Please don’t think that by referring to you as DB, I’m calling you a douchebag. That’s not the case at all. I just thought you would want your identity protected, and what a happy coincidence it is that your initials are, in fact, DB.

When I saw a Facebook message from you, I wondered how we know each other. I clicked on your profile to find that we have no mutual friends and no geographical connection. Normally I don’t accept friend requests from such people, but I think at the time I thought you looked like a nice older lady who wasn’t trying to engage me in some sort of online sex cult. I figured you were a fan who sent a friend request to my personal page, which happens from time to time, so I accepted. A closer look at your personal page would reveal that you are a fan of the Raiders, Bruno Mars, Nascar, and Bingo. And by the way, your post asking God to teach the parents of mentally ill and disabled children to be patient and show them how to love their kids was more than a little offensive. So many red flags. Such colorblindness on my part.

 And then I read your message…

And I still thought you were a fan and just confused about my husband’s name. Mike, Steve. It’s easy to confuse those monosyllabic common male names. Though let’s be honest, Mike is a much better name than Steve. Unless your last name is Buscemi or Zahn. So I tried to delicately correct you with my response…

And that’s the point where you started to get creepy…

But still I wanted to give you the benefit of the doubt. Maybe this was an inside joke I’d forgotten. Had I written about a character named Steve to whom you were referring? See how my ego still wants to turn you into a fan and not just a random looney? I came up with nothing and decided to just come clean with my confusion.

So you elevated your creepy factor with this...

Here's the thing, DB. I've only been married once and my husband's name is Mike. We had exactly four guests at our wedding and you were not one of them. I'm not sure which Amanda Turner's wedding you stood up at, and possibly made an ass of yourself, which is why you're trying to search her out now and reconnect and, I have to add, failing at miserably, but it's not this Amanda Turner. But what did you do when I told you that you had the wrong Amanda? You just got creepier...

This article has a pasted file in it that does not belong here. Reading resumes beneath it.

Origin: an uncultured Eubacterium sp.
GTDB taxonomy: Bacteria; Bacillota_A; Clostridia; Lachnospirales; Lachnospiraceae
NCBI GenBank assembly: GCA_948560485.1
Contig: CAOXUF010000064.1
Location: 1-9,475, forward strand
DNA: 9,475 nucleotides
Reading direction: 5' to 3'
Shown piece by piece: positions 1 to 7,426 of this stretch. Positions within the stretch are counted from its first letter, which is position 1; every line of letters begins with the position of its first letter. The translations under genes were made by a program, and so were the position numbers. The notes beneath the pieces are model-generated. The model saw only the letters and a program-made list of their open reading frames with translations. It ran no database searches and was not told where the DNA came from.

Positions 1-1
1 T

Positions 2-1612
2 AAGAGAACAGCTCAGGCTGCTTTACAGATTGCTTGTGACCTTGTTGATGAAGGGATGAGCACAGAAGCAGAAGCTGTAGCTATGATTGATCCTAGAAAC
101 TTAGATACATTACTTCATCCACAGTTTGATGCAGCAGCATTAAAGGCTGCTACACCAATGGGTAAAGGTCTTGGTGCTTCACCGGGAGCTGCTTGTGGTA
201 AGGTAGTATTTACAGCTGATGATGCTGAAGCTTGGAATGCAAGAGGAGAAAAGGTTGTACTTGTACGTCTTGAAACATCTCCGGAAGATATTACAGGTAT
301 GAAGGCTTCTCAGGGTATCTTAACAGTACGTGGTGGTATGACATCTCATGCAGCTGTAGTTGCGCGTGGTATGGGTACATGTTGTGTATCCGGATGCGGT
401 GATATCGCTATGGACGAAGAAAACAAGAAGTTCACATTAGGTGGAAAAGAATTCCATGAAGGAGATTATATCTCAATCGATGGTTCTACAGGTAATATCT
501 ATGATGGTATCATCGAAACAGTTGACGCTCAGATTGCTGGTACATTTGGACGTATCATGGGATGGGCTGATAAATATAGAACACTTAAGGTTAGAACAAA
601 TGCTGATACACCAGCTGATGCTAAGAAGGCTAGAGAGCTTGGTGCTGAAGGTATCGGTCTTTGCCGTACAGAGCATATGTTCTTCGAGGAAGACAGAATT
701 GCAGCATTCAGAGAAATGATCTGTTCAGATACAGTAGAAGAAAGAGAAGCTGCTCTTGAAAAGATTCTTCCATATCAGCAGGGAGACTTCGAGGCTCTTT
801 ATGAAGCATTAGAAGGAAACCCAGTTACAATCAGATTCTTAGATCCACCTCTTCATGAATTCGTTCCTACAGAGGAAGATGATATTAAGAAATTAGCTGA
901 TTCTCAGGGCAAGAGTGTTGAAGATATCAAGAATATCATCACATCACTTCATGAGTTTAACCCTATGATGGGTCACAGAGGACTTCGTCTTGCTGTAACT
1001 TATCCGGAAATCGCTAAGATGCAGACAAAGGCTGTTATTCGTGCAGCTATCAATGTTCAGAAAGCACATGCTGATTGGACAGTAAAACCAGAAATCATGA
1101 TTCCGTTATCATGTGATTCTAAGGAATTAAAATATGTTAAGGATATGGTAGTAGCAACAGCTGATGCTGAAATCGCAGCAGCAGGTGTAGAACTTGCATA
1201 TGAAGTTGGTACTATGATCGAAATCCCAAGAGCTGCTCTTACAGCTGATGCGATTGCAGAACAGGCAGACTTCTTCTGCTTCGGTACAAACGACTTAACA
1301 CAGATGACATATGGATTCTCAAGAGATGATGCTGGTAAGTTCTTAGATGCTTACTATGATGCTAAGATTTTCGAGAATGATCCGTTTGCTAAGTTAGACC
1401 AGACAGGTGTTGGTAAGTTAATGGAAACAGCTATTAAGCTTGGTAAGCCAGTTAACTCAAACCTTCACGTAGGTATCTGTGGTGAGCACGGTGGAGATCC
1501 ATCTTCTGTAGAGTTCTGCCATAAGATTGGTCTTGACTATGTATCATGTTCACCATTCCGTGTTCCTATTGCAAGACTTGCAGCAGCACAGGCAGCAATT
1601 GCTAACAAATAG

"No I dont but thats ok"?? Are you kidding me? Not only have you gone from creepy to condescending, but you also can't bring yourself to use one tiny bit of punctuation? I've been known to slack on punctuation here and there. I realize I failed to capitalize "Mike", but your blatant disregard for our language is unforgivable. For this and many, many other reasons, I have unfriended you. I'm setting you free to go find the real Amanda Turner. But be prepared, DB. If she knows you as I now do, and I think she does, she might not accept.

Good luck with Bingo,

(but not the one you're looking for)

Listen to a the podcast with more about Psycho Pseudo Friends HERE. If you're not a DB, connect with me on Facebook, Twitter, Pinterest, Google+, and Goodreads.

Subscribe to my mailing list

* indicates required

You can also email me at amanda@akturner.com.

First Grade Field Trip: A Story of Survival

When I agreed to chaperone my daughter’s field trip, I hadn’t quite thought it through. My initial reaction when asked was, “Ooh! Field trip!” But that was me channeling my inner first grader, not the adult me who fears chaos and dirt and is therefore less than an ideal pick for this type of situation. And I assumed that the field trip would be to one of two destinations, the zoo or the aquarium. I made this assumption because those were the places I most wanted to visit.

I didn’t ask for too many details, even when I heard the word “farm” being thrown about. Because a farm is just a less exotic zoo with no concession stand, right? And maybe I’d get to pet a bunny or a baby pig.